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Gender income gap continues to widen - People's Daily Online

Gender income gap continues to widen - People's Daily Online | Half the Sky: Gender Inequality | Scoop.it

People's Daily Online Gender income gap continues to widen People's Daily Online Although China has made remarkable progress in narrowing gender inequality, challenges including the income gap between men and women remain, said top officials from...


Via bobbygw
Khanh Fleshman's insight:

This appears on my page because this shows that even in some of the more developed countries such as China, gender discrimination still exists in the work-place. People that could benefit from reading this are women who are in the work-force, because they could be being discriminated against and not even know it. This relates to Half the Sky because although the book talks about gender discrimination in under-developed countries, it doesn't cover too much about developed countries.

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WOMEN: The Ripple Effect: Women Powering Work Through Microfinance And Entrepreneurship

WOMEN: The Ripple Effect: Women Powering Work Through Microfinance And Entrepreneurship | Half the Sky: Gender Inequality | Scoop.it

Ten years after she quit her job at the World Bank to establish the Kashf Foundation, Roshaneh Zafar has proven her critics wrong by showing that women-centered and women-managed microfinance programs in Pakistan can flourish and succeed.


Via The Ashoka Community
Khanh Fleshman's insight:

This article appears on my page becuase it recognizes the importance of groups such as these that are encouraging women throughout the world to go into small business ownership. If women have careers, they are less likely to be dependent on their husbands, which promotes independence. This also delays child-birth, which reduces maternal mortality. Poeple who should read this are women in these countries so they can know that things like this are available, and also so they can know the effects of beinning a career. This relates to Half the Sky because it shows the direct effect of women in third-world countries entering the work-force. Half the Sky also refers to such organizations and how it can empower women throughout the world.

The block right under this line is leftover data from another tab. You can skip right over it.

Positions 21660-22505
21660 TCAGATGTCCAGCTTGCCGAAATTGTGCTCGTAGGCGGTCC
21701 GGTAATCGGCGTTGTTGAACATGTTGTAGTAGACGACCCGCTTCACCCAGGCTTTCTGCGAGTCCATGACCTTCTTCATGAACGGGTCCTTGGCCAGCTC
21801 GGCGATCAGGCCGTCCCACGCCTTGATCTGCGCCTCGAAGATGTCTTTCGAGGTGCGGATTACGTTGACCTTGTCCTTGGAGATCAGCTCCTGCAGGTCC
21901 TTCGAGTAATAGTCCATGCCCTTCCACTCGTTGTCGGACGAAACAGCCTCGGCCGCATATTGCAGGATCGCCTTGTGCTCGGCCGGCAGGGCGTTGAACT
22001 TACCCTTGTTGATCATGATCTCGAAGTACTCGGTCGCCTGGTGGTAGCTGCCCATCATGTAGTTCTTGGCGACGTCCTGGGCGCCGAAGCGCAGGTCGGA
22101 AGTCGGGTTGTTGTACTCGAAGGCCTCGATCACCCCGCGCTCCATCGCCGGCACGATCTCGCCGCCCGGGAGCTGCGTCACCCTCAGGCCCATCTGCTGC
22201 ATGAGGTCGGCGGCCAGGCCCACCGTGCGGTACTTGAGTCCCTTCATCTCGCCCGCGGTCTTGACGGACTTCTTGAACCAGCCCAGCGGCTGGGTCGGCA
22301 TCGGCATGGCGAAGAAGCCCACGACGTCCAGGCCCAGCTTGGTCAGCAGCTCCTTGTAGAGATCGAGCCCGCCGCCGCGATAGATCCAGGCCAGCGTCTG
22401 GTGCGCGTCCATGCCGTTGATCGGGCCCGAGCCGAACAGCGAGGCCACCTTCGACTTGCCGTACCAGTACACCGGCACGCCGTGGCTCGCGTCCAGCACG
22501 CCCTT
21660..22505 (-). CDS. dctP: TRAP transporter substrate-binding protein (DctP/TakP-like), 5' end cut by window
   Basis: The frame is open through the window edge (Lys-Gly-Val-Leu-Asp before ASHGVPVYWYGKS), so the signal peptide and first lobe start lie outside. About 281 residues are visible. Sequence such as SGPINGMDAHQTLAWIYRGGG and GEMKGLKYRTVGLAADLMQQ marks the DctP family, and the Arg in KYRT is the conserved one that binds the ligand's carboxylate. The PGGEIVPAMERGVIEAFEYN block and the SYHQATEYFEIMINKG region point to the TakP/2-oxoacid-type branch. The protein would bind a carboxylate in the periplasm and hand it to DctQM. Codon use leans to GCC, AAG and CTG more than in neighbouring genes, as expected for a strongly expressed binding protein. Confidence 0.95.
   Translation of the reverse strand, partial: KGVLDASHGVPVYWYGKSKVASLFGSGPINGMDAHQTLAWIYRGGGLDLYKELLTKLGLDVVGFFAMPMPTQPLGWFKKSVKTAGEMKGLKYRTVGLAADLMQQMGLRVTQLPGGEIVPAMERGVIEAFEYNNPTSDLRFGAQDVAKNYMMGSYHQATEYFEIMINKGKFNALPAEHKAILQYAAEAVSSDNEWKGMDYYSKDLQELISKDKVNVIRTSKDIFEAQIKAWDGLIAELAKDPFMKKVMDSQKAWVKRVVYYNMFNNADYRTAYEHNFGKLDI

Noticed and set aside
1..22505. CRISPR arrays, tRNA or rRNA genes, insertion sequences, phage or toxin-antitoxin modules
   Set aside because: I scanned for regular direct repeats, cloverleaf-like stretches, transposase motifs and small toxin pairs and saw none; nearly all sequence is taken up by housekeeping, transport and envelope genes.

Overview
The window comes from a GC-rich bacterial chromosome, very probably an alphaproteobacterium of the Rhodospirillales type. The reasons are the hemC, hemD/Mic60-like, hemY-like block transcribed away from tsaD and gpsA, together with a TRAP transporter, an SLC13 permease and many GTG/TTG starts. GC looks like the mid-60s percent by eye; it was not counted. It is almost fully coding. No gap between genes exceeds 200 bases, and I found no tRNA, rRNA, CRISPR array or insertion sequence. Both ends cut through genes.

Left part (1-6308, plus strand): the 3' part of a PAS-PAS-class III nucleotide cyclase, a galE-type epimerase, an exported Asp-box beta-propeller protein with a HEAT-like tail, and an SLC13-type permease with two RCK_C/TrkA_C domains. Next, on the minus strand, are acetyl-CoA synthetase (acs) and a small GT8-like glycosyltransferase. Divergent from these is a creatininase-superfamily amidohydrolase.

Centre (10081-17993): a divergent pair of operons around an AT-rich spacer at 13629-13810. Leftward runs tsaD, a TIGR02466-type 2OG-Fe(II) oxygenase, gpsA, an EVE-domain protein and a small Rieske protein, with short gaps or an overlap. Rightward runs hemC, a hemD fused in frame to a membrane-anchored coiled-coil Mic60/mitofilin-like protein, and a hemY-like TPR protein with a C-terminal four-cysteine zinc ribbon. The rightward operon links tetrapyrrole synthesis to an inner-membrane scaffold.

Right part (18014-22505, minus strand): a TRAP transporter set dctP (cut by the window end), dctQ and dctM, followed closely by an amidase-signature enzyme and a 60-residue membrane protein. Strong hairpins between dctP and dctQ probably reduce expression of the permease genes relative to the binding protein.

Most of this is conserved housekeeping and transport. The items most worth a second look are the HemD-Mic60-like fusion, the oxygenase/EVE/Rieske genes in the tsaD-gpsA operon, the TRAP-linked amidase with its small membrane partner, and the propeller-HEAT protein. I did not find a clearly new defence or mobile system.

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The Ashoka Community's curator insight, October 31, 2013 11:27 AM

Because microfinance is fast-tracked compared to other social sector projects, we see women start earning an extra $10, $20, or $30, and things begin to change in the household. Another reason we do microfinance is because of the ripple effect: you change one woman, she's going to change ten more.

Sirila Padi's curator insight, December 5, 2013 8:17 PM

This article appears on my page because it displays the fact that microfinancing can easily be used to recognize women who are not letting the bad thigns get to them. There is so much bad out there on women, yet no women are good and useful and are just as important if not more important then men. This article really shows how  microfinancing can be used to create these small businesses. These small buisnesses or microfinance program will provide jobs outside of the house for women and will help show that yes men can work, but so can women. The people that should read or view this is those who think their life has come to an end because there a women. No, you can go out their and use your unique qualities and be an outstanding individual as well as those men. Sometimes women complain about having no oppurtunies, but I think when you find one like this for having a career you should really go after it. This relates to Half the Sky the women in these less developed and developing countries are able to use these microfinance programs to help create a career for themself and not always depend on their spouse.

 

 

Fritz's curator insight, May 8, 2014 1:44 PM

I chose this article because it shows that not everything is negative in this area, and there are people and organizations that are trying to make things better and empower women so that they could help themselves and others. This relates to Half The Sky because in the excerpt, it mentions how one woman completely turned her life around after getting one small loan from a business like this, and starting a business.

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Hijab: A Different Definition of Freedom

Hijab: A Different Definition of Freedom | Half the Sky: Gender Inequality | Scoop.it
Hijab: A Different Definition of Freedom http://t.co/WzAFA5Fv...

 

The meaning you ascribe to a cultural artifact is inherently based on your cultural perceptions and values.  While many in the West perceive the hijab to be a symbol of male hegemonic power and female oppression.  In this article that defends the Hijab, it is presented as a distinct form of female liberation.


Via Mr. David Burton, Seth Dixon, Marc Crawford , Mankato East High School
Khanh Fleshman's insight:

This is on my page because it offers a different perspective to how clothing affects gender equality. It shows how the women in these societies don't see their restrictive clothing requirements as holding them back, but rather as empowering them. They instead feel that people can appreciate them for their brains and personality rather than body. People that could  benefit from reading this article are any Westerners that feel sorry for these women because of the way ther are required to dress. It gives the perspective of the women in these societies. This relates to Half the Sky because the book also has a section about how the women in these societies actually feel sorry for the women in our societies that have to change their bodies and clothing to please men, and how they are angry when people feel bad for them.